A large part of my current research concerns the House of Representatives during the 1970s, particularly the 94th Congress. It was an interesting time on Capitol Hill, but of course what happened there reflected wider issues in society. I've been undertaking background reading as well as specific research into particular events and individuals. So it was exciting to hear that C-SPAN had recorded and broadcast an event at the American Historical Association, which took place earlier this month. It focused on the 1970s - and I spent yesterday evening watching the programme.
The broadcast can be viewed here - I hope you enjoy it as much as I did.
This annual event moves this year from Earls Court to Olympia. I'll be popping down to it, as I have for the last few years. While I have no intention (or the resources) to buy a property in France - there is much to see - that could take up all three days of the show.
I enjoy the various presentations - particularly the "Flavours of France" - where some excellent cooks share their experience and recipes. I ended up going for two days last year - and much of it was taken up with this. There is also lots of material on the French Language - both resources to buy and presentations to attend.
Then there is the "tourism" part - lots of stalls giving ideas for trips and holidays through out France.
Finally there is a section for buying French products - from food to other gifts. It was at the French show that I signed up for an offer to subscribe to the New York Times (which has been fantastic - both for current news - and archives (and as a researcher into US political history - that has proved a very valuable online resource).
In addition there are wine tastings - I'm planning on extending my knowledge of Bordeaux wines - and of course there is the Property Show.
I have little time for the view that politicians should bury their differences and "just sort things out." It ignores the reality that there are genuine differences in approach to solving problems - even over whether a matter is a problem or not. The whole idea of democratic institutions is that they are places for genuine differences to be talked through (Parliament - comes from the word "to talk"). Genuine disagreement lies at the very heart of democracy.
But that doesn't mean that there need be lack of civility - or even a "two tribes" approach. I'm now a "retired" politician - and have had many 'vigorous' debates with those I disagree with - but that doesn't mean I regard Tories or Republicans as "the enemy". The enemy are those who would destroy democracy and replace it with a system where those who take decisions are wholly unaccountable; who would deny me (and others) our hard fought for right to think & speak & live freely. I have good friends who are Tories and Republicans.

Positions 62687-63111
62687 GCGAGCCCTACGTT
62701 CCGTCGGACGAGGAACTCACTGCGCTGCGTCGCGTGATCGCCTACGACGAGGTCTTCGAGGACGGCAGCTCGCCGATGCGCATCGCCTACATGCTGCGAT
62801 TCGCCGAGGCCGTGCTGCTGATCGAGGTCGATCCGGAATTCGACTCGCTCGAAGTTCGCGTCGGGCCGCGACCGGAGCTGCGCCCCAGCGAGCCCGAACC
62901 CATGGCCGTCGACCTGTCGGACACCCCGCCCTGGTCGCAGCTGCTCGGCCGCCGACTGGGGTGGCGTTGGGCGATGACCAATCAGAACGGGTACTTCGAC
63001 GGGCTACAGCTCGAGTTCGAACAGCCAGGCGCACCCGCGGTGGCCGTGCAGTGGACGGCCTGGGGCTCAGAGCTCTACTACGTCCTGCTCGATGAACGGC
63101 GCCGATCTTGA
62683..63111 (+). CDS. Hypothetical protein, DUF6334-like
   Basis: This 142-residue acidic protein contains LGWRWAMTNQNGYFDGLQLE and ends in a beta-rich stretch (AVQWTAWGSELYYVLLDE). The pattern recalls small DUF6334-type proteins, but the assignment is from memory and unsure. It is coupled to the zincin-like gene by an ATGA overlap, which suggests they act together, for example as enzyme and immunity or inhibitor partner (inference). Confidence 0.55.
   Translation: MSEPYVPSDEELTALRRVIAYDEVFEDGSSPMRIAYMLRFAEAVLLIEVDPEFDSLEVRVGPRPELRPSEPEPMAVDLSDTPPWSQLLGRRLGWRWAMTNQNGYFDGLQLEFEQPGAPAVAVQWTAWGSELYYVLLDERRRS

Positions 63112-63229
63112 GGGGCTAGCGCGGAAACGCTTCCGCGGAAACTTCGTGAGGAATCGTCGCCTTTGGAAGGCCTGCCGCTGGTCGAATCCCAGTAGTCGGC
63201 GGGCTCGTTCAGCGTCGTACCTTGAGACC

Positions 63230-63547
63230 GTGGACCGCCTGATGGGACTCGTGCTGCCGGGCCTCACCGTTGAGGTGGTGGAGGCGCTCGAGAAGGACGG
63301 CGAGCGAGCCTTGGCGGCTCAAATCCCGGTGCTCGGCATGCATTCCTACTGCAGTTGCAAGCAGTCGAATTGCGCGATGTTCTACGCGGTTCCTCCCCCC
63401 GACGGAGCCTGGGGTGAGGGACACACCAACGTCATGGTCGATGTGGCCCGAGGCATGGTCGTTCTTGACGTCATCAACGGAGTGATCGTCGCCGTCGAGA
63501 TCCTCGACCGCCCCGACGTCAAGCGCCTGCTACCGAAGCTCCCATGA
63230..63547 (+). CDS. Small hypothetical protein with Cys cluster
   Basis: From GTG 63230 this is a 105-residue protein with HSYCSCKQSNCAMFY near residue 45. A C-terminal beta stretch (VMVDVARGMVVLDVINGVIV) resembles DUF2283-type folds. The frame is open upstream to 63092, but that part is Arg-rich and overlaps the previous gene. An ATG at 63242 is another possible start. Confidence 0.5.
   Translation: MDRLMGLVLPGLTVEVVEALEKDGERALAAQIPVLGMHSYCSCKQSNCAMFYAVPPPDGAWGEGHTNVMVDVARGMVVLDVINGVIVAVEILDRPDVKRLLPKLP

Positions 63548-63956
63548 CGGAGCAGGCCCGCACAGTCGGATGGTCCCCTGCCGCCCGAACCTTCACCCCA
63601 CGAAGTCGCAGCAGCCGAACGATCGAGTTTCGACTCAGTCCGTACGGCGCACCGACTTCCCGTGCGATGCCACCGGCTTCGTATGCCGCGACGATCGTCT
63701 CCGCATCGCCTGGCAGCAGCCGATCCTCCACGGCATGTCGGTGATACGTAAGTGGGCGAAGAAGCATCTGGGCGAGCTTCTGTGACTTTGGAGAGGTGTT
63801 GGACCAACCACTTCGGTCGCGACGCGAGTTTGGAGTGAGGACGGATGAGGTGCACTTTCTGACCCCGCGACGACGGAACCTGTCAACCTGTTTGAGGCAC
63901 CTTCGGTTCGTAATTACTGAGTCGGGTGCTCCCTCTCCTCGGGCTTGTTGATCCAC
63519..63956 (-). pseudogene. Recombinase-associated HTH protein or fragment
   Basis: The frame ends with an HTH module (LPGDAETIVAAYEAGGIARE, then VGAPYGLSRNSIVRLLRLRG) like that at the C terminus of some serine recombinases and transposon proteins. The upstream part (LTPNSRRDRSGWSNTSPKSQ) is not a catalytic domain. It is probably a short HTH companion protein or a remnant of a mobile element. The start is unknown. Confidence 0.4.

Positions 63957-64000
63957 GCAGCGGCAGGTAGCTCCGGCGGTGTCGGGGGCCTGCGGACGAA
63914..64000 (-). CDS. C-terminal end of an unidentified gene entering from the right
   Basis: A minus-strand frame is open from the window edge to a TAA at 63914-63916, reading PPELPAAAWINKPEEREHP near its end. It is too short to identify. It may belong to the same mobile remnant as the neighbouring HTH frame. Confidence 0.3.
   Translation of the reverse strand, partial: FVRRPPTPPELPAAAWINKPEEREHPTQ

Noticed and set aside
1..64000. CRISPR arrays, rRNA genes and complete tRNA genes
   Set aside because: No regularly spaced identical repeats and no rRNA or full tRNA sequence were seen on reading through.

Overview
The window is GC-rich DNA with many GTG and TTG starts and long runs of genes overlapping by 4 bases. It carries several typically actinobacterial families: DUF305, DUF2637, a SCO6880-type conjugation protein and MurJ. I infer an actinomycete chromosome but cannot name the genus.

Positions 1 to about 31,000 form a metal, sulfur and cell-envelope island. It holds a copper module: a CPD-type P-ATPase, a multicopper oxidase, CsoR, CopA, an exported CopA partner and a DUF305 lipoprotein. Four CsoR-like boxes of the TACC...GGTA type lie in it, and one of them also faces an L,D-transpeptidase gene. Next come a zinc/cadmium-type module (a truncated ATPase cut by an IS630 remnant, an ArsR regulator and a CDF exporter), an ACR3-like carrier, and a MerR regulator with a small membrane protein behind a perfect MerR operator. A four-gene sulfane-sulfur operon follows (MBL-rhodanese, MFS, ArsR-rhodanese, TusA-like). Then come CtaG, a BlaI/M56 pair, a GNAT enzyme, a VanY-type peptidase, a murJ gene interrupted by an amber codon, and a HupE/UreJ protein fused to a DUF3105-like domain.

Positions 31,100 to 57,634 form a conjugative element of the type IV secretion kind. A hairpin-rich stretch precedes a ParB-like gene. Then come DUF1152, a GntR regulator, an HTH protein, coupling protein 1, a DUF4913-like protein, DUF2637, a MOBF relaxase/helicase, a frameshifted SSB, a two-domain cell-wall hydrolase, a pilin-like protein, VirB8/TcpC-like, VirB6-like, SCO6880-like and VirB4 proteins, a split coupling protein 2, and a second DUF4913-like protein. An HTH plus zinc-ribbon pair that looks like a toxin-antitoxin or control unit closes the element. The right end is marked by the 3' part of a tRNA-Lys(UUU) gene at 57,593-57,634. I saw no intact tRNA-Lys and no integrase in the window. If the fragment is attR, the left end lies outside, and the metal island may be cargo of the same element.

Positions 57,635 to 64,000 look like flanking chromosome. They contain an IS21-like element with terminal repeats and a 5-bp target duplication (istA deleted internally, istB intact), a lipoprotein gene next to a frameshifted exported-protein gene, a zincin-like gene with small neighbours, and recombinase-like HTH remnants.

And so the increasing partisanship in Congress does distress me. Not only is it unnecessary - it puts the people we serve off politics.
I shall be buying the book that the following C-SPAN programme discusses
This year will see the 70th anniversary of the dropping of the first nuclear bombs. The Department of History at Reading University have arranged an evening symposium in February to commemorate this terrible event - and to discuss the lessons and consequences.
"In 2011, the University of Reading received a remarkable and
moving gift from the University of Hiroshima in Japan: a roof tile collected
from the riverbed near the hypocentre of the atomic bomb attack of 6 August
2015. The gift was made in recognition of the fact that the University of
Reading had sent books in response to an appeal by their Japanese counterparts
in 1951, as part of a project to establish an international peace library. The
University of Hiroshima also donated the original ten volumes Japanese manga
series, now part of the University of Reading Special Collections. The tile and
the volumes will be on display on the day of the event.
The atomic weapons that demolished Hiroshima not only had
devastating effects on its population at the time of the bombings and
throughout the lives of those who survived, but also began an arms race between
the US and the Soviet Union that shaped the entire history of the Cold War. Was
there a degree of rationality and reason behind the colossal build up? Did
nuclear weapons cause the Cold War? Did they contribute to its escalation? Did
they help to keep the Cold War cold? Was the nuclear arms race a product of
Cold War tension rather than its cause?
At a time of global economic and political uncertainty and
the emergent threat of international terrorism and nuclear proliferation, these
are important questions that still need further investigation. The purpose of
this symposium therefore is to explore new academic research on the history of
nuclear weapons during the Cold War."
I am a tutor for the Open University and have practical experience of working in the UK and European Parliaments.
Until May 2010 I worked at Westminster as Political Secretary to Lord Bach and to Lord Hunt of King's Heath. Previously I had worked as Research and Policy Director in the Office of Sir Peter Soulsby MP. In 2001 and 2005 I stood for Parliament in the South Leicestershire Constituency of Blaby. In 2009 I was a candidate for the European Parliament in the East Midlands Region.
I have a keen academic and practical interest in the workings of both the UK Parliament and the US Congress. I have made a number of study visits to Washington DC - and monitor proceedings, procedure and practice in the four chambers [House of Commons, House of Lords, House of Representative and the Senate]
Over the years I have broadcast on both UK & US Politics for BBC local radio including Radio Northampton; BBC Three Counties and BBC Radio Oxford.